Cultural ceremony in uniquely Micronesian ethnobotany

Up until four years ago the college mission statement included the phrase "uniquely Micronesian." Although for some the phrase was vague and open to misinterpretation, for those who have lived, worked, raised a family, and spent two decades on island, uniquely Micronesian was a set of shared sociocultural views and approaches that guided classroom interactions, student advising, counseling, and committee decisions in the participatory governance system.

Piper methysticum (sakau) enters the nahs with at least one branch intact, often pairs of intact branches

SC/SS 115 Ethnobotany was a course designed in part to serve the uniquely Micronesian mission of the college, and was a course offering that really could not be offered elsewhere, not in the manner in which the course is conducted. The capstone cultural ceremony is a splendid example of the uniquely Micronesian nature of the course. Where an ethnobotany course in the states can only lecture on kava ceremonies, or, at best, show a video, perhaps even have a professor mix powder and water in some classroom on some campus in Connecticut or elsewhere, here the course experiences the real ceremony.

The branch is cut in front of the high titles present

The students have studied the healing uses of plants, plants that provide food and sustenance, the use of plants in material cultural applications, the botanic organization and diversity of the plants. Piper methysticum was encountered on field hikes that also included Piper nigrum, Piper ponapense, and Piper betel.


The root is then pounded on a peitehl, a special pounding stone slab

The course wraps up by looking at the sacred use of plants by traditional cultures, which is capped off by witnessing a kava ceremony at a local home. The students encounter the use of a plant in a fully traditional context. This is not a demonstration, nothing is pretend in this activity. The full force of the cultural rules, contexts, and taboos are in place. This is not a simulation, this is real.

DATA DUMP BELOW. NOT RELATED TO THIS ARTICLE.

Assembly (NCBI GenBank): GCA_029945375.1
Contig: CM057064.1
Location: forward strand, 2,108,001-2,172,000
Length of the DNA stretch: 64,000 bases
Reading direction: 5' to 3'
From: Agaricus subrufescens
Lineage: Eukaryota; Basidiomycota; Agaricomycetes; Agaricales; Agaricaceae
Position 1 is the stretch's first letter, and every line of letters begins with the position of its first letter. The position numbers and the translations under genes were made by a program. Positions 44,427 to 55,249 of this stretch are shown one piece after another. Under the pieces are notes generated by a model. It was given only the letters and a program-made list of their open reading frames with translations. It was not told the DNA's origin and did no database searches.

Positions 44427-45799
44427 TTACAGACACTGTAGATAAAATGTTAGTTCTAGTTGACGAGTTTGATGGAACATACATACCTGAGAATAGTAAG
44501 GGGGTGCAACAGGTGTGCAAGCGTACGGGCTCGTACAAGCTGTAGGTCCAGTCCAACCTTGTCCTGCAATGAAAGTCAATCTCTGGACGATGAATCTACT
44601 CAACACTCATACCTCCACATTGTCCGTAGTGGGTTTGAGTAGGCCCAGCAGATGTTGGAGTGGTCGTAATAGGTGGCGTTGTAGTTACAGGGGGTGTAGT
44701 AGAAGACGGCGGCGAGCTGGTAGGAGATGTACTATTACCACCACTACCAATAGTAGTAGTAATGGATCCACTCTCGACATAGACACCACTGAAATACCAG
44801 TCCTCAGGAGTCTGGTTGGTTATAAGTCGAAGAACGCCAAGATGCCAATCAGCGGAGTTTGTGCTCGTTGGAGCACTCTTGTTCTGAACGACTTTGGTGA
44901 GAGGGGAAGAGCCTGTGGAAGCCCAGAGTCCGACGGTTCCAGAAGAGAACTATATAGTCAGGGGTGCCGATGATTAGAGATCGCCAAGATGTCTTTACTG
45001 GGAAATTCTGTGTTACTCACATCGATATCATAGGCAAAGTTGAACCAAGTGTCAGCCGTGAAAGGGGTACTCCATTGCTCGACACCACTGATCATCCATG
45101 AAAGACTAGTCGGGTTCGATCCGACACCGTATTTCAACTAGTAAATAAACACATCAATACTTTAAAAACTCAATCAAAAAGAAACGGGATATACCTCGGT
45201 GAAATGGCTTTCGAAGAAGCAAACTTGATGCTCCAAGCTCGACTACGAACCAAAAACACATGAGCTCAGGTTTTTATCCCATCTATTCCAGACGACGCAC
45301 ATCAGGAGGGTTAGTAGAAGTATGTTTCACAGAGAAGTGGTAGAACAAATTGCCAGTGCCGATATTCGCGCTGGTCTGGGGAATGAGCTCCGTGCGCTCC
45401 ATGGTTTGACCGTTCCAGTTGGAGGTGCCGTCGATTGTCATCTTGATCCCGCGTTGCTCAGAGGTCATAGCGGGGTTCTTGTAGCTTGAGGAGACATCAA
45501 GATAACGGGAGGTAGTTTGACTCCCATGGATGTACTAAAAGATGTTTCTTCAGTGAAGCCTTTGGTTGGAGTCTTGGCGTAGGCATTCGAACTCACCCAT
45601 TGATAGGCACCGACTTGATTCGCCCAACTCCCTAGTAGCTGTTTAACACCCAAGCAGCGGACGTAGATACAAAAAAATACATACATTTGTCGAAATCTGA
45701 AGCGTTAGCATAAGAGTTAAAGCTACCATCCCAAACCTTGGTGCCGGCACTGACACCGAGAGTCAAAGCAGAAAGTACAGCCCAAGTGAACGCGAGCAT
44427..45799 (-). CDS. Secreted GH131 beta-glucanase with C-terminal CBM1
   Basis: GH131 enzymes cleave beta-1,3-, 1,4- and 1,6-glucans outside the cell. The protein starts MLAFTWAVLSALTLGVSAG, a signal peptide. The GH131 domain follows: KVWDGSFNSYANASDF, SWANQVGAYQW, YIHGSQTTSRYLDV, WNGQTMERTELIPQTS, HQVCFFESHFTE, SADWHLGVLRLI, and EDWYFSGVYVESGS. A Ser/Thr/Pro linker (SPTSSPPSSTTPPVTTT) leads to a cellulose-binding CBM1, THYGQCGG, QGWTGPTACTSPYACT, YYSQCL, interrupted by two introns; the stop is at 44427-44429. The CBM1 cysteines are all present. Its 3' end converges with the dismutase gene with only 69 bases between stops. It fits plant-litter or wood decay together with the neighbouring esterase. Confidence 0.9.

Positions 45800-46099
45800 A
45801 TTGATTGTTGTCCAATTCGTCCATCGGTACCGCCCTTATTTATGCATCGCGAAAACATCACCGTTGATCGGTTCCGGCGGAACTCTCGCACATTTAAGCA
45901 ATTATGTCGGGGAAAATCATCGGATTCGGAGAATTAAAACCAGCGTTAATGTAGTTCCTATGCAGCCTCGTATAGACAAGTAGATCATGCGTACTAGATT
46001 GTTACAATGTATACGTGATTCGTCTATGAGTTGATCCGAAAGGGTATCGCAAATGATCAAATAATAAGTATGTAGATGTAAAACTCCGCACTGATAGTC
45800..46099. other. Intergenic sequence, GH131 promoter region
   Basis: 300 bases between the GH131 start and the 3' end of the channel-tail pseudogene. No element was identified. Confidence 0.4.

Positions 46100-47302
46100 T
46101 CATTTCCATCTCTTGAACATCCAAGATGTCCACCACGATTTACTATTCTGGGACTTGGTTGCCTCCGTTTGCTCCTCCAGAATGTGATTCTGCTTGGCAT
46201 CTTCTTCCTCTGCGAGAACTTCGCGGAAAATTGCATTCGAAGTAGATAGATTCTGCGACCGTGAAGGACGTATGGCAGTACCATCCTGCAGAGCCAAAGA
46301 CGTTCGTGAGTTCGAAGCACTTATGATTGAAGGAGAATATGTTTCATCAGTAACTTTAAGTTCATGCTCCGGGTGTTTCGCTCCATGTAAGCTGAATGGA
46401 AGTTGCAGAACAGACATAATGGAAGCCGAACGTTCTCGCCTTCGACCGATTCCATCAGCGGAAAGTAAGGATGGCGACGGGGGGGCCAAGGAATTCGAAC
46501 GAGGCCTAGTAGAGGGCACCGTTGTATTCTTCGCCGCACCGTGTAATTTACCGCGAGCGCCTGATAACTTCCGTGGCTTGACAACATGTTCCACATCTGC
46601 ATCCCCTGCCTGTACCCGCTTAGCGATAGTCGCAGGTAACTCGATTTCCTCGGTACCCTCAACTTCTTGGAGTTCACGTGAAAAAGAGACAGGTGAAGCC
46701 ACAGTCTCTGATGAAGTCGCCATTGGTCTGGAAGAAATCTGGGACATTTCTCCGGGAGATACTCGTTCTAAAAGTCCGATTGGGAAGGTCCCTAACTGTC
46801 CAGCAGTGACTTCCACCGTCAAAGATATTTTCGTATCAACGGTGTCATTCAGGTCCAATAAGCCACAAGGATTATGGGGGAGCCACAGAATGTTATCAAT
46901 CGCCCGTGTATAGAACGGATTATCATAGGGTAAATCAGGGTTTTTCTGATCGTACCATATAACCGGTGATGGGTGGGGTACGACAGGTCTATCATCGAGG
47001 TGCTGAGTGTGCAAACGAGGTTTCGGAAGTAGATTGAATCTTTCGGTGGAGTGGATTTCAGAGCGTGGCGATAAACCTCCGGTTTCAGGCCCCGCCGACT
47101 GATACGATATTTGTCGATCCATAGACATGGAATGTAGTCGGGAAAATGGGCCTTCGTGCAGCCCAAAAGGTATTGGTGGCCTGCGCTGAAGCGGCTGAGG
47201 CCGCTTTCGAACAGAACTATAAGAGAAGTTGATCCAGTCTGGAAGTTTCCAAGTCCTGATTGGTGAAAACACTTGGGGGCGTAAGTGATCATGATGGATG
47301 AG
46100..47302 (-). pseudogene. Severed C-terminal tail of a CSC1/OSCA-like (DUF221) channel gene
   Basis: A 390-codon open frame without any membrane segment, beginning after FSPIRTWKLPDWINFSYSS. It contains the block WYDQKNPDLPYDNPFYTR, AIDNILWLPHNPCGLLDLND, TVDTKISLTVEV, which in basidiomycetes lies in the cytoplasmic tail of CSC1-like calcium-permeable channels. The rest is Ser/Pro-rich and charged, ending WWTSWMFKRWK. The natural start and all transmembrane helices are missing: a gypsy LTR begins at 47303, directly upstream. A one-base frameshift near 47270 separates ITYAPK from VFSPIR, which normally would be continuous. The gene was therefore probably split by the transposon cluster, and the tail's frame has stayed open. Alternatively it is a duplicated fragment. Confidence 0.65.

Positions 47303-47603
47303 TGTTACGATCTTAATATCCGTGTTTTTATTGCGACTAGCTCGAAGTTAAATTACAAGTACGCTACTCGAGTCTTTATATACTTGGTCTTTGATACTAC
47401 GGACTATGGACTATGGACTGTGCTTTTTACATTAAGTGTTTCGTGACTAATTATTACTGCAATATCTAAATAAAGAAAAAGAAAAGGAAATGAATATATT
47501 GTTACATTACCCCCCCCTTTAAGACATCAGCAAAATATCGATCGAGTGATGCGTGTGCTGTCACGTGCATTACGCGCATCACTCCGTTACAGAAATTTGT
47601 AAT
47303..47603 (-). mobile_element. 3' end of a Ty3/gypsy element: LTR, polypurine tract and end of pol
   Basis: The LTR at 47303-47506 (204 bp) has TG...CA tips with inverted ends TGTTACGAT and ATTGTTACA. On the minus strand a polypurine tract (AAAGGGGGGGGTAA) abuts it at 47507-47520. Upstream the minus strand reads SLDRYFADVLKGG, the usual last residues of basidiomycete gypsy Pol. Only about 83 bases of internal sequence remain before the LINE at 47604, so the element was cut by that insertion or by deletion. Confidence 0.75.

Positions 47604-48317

The students practice traditional skills, here Maxon and Sketski are removing the outer layers of Hibiscus tiliaceus

At present the course has been dropped from the schedule for spring term 2016. The term uniquely Micronesian was dropped from the mission four years ago, declining enrollment and budget considerations caused the administration to overrule the division chair and the course was a casualty. The course did not suffer from declining enrollment, the course runs full every term at 25 to 27 students, but broader budget balancing attempts were at work in the cancellation of the course. With each specialty course cut, there are fewer reasons for a student to remain in the islands for college, our core courses are similar to those offered by community colleges in Hawaii and the continental United States.

Maxon works the "kohlo" There is real pressure to get this right.

Sketski separates the phloem from the outer bark, layers which the class had studied earlier in the term


The students observe two local assistants proceeding with the sakau preparation. This is no lecture situation with students potentially not paying attention, the process has their full attention. 

Supervising the ceremony is Lempwei in the white shirt, a high title in the third line of title in Sokehs. The third line was once that of the priests of the traditional systems of worship.

Lempwei looks up, one student has arrived a tad late with two friends. They are obliged to enter and greet those in the nahs.

Casan-Jenae Joab and Erika Emily Billen


The sakau is now pounded and the squeezing process has begun


Squeezing into the ngarangar, the sacred coconut cup. Lempwei explains the proper way to pass and receive the cup in a formal setting. Lempwei also explains "nopwei" and the first four ceremonial cups, who receives those cups and why.

Into the evening Lempwei talks of family history, tradition, stories from the past, for those who could remain into the evening

Later in the evening guests stop by to visit, coming to the nahs to greet those who are there. 

While I remain hopeful that the course might be restored to the schedule, like the loss of culture occurring in Micronesia as westernization processes impinge on these small islands, the uniquely Micronesian aspect of the college is also eroding.

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